Background: Warfarin is an anticoagulant effective in preventing stroke, but it has a narrow therapeutic range requiring optimal adherence to achieve the most favorable effects. Purpose: The goal of this study was to examine specific patient factors that might help explain warfarin non-adherence at outpatient anticoagulation clinics. Method: In a prospective cohort study of 156 adults, we utilized logistic regression analyses to examine the relationship between the five Treatment Prognostics scales from the Millon Behavioral Medicine Diagnostic (MBMD), as well as three additional MBMD scales (Depression, Future Pessimism, and Social Isolation), and daily warfarin non-adherence assessed using electronic medication event monitoring systems caps over a median of 139 days. Results: Four of the five Treatment Prognostic scales and greater social isolation were associated with warfarin non-adherence. When controlling for pertinent demographic and medical variables, the Information Discomfort scale remained significantly associated with warfarin non-adherence over time. Conclusion: Although several factors were related to warfarin non-adherence, patients reporting a lack of receptivity to details regarding their medical illness seemed most at risk for warfarin non-adherence. This information might aid in the development of interventions to enhance warfarin adherence and perhaps reduce adverse medical events.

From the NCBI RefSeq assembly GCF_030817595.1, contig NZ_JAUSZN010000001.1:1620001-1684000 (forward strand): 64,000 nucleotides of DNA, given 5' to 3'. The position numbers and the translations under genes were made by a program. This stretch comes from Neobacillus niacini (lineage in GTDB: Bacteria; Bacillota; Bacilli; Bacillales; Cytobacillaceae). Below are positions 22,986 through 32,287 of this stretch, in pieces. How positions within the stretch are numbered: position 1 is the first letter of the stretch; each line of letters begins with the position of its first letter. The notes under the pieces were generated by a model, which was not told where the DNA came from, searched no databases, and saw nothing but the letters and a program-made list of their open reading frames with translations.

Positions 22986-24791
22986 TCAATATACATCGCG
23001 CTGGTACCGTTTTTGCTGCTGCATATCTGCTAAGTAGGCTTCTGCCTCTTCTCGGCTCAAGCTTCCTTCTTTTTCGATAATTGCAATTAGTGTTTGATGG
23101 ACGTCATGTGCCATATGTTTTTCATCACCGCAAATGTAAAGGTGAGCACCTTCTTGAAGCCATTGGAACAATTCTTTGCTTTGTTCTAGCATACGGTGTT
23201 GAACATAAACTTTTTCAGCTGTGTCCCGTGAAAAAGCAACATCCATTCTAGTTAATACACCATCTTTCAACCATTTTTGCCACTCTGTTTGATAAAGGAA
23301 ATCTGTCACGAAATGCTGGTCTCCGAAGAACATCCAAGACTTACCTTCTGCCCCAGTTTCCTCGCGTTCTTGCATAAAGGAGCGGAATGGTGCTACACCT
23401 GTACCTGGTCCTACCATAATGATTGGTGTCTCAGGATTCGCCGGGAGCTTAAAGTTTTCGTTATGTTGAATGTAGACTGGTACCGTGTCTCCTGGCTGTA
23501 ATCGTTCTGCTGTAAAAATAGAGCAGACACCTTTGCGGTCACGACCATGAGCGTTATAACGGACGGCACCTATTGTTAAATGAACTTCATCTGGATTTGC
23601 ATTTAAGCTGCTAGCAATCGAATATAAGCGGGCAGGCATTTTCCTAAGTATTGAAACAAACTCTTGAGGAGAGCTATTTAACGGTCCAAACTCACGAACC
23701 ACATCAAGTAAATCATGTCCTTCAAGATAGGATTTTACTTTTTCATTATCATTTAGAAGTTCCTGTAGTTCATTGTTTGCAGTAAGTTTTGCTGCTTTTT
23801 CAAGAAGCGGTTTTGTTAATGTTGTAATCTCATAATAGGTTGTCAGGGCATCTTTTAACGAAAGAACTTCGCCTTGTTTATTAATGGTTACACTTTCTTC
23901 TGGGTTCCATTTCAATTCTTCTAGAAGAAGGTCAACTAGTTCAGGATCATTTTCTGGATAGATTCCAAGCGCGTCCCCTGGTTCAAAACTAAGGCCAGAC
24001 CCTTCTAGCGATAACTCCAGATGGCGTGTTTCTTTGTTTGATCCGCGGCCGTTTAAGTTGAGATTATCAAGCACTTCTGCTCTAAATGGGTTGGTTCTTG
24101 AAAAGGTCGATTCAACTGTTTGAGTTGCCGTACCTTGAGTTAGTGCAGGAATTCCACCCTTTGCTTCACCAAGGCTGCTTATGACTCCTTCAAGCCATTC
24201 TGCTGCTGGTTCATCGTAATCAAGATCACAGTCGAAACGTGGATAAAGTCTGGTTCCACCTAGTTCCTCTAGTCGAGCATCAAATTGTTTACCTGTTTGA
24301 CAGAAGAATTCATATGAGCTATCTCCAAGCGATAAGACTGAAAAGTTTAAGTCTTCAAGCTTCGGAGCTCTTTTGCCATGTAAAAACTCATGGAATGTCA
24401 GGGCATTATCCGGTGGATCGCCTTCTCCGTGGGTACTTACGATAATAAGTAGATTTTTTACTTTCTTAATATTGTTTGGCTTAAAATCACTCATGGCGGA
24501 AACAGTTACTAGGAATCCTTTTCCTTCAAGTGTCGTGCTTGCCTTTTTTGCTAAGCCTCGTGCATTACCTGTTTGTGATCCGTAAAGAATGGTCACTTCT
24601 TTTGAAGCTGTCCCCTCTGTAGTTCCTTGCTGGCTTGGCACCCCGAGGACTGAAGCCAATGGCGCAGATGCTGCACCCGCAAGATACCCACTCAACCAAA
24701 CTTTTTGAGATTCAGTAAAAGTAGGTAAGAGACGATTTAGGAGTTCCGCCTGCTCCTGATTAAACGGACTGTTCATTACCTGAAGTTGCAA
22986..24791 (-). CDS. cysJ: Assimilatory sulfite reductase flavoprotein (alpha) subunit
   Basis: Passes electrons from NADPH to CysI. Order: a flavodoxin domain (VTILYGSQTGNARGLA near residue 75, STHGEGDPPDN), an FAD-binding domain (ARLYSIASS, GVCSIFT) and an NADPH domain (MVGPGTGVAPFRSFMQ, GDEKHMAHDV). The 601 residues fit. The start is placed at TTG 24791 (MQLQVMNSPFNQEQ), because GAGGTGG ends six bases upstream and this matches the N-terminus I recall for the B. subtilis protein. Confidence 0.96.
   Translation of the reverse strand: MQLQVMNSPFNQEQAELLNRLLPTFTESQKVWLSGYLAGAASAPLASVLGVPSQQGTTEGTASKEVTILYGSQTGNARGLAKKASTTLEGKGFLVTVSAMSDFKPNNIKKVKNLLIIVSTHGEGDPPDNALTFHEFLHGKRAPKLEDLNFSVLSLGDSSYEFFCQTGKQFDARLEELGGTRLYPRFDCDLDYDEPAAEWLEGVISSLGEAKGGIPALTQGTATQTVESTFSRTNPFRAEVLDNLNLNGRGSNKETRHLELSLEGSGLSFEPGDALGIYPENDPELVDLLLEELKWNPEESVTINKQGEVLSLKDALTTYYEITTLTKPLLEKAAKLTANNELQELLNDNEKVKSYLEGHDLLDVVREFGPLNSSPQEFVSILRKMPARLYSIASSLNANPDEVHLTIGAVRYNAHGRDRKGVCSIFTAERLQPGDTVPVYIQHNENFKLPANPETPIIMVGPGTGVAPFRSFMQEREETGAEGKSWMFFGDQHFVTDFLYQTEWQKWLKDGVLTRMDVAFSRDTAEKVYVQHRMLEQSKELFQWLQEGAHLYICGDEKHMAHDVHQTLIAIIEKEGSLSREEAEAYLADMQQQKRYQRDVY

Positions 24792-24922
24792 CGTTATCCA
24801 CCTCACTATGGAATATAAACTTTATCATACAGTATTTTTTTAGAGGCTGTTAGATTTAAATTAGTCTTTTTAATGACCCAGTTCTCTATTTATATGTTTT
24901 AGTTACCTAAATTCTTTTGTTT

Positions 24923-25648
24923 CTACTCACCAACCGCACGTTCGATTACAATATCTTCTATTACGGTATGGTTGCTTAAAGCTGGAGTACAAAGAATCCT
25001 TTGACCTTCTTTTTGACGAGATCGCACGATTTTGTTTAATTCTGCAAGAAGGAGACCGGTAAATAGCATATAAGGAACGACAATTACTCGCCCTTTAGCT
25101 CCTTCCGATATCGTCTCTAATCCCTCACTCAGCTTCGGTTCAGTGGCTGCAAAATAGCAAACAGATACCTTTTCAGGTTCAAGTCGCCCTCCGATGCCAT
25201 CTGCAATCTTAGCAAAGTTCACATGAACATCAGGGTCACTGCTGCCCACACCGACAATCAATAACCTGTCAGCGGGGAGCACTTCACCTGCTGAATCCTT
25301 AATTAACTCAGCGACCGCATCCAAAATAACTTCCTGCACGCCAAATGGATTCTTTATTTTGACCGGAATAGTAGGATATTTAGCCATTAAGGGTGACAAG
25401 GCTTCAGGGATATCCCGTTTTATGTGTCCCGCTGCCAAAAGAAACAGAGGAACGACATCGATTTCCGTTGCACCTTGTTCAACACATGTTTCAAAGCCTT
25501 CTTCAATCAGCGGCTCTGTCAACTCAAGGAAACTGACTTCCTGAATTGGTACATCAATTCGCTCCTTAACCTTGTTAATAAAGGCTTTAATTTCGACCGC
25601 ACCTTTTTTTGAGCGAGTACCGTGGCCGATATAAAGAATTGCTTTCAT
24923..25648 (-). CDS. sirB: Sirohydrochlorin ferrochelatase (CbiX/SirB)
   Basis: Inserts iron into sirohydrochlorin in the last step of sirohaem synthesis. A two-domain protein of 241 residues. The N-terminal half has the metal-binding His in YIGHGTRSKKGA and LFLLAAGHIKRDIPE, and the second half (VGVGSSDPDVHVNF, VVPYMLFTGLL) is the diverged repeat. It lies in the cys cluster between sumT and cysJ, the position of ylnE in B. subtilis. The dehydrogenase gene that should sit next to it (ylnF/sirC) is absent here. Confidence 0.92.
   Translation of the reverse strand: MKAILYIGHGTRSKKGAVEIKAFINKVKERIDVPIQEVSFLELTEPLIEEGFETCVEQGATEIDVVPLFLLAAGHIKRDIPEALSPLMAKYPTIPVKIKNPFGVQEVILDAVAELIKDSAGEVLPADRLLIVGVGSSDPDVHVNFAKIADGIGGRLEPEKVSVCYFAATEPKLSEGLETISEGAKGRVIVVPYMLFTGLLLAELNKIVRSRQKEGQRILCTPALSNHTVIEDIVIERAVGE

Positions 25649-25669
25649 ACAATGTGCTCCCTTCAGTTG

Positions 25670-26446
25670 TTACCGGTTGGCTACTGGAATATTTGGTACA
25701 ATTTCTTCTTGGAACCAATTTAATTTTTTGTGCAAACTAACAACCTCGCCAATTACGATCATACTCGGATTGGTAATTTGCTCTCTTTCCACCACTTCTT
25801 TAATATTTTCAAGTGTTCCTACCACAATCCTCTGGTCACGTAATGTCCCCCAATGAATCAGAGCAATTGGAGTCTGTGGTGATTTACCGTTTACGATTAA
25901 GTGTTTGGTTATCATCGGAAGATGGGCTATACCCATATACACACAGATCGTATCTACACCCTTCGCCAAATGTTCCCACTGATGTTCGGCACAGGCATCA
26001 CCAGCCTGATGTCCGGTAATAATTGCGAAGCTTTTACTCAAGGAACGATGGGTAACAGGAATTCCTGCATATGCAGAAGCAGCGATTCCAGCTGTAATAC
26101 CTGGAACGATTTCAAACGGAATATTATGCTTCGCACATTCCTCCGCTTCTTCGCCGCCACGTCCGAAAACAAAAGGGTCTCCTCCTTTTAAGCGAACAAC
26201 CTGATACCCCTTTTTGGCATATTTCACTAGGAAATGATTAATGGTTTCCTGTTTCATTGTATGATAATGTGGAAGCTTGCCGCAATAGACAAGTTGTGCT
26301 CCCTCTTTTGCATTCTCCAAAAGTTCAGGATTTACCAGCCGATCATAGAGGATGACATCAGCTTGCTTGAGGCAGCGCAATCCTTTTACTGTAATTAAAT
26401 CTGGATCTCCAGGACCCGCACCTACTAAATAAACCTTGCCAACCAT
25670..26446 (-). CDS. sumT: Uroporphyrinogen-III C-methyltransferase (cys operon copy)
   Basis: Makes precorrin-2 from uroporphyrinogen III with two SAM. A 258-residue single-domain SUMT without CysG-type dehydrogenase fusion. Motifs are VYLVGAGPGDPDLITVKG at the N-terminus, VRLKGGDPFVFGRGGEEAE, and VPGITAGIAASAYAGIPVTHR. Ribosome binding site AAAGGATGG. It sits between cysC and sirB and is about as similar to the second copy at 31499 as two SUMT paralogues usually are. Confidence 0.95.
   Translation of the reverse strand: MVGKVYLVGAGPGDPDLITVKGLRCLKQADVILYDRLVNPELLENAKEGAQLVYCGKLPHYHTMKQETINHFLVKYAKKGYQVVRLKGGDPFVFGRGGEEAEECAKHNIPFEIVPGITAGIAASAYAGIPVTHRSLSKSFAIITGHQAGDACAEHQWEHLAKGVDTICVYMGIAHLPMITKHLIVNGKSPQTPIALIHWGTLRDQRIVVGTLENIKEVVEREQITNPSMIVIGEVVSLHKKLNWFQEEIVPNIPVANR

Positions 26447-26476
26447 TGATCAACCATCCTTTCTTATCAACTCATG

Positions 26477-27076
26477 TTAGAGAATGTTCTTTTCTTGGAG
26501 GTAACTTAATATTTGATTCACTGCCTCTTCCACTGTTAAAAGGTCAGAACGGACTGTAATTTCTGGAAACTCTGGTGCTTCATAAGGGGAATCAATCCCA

All Science Journal Classification (ASJC) codes
- Applied Psychology
- Patient factors
- Warfarin adherence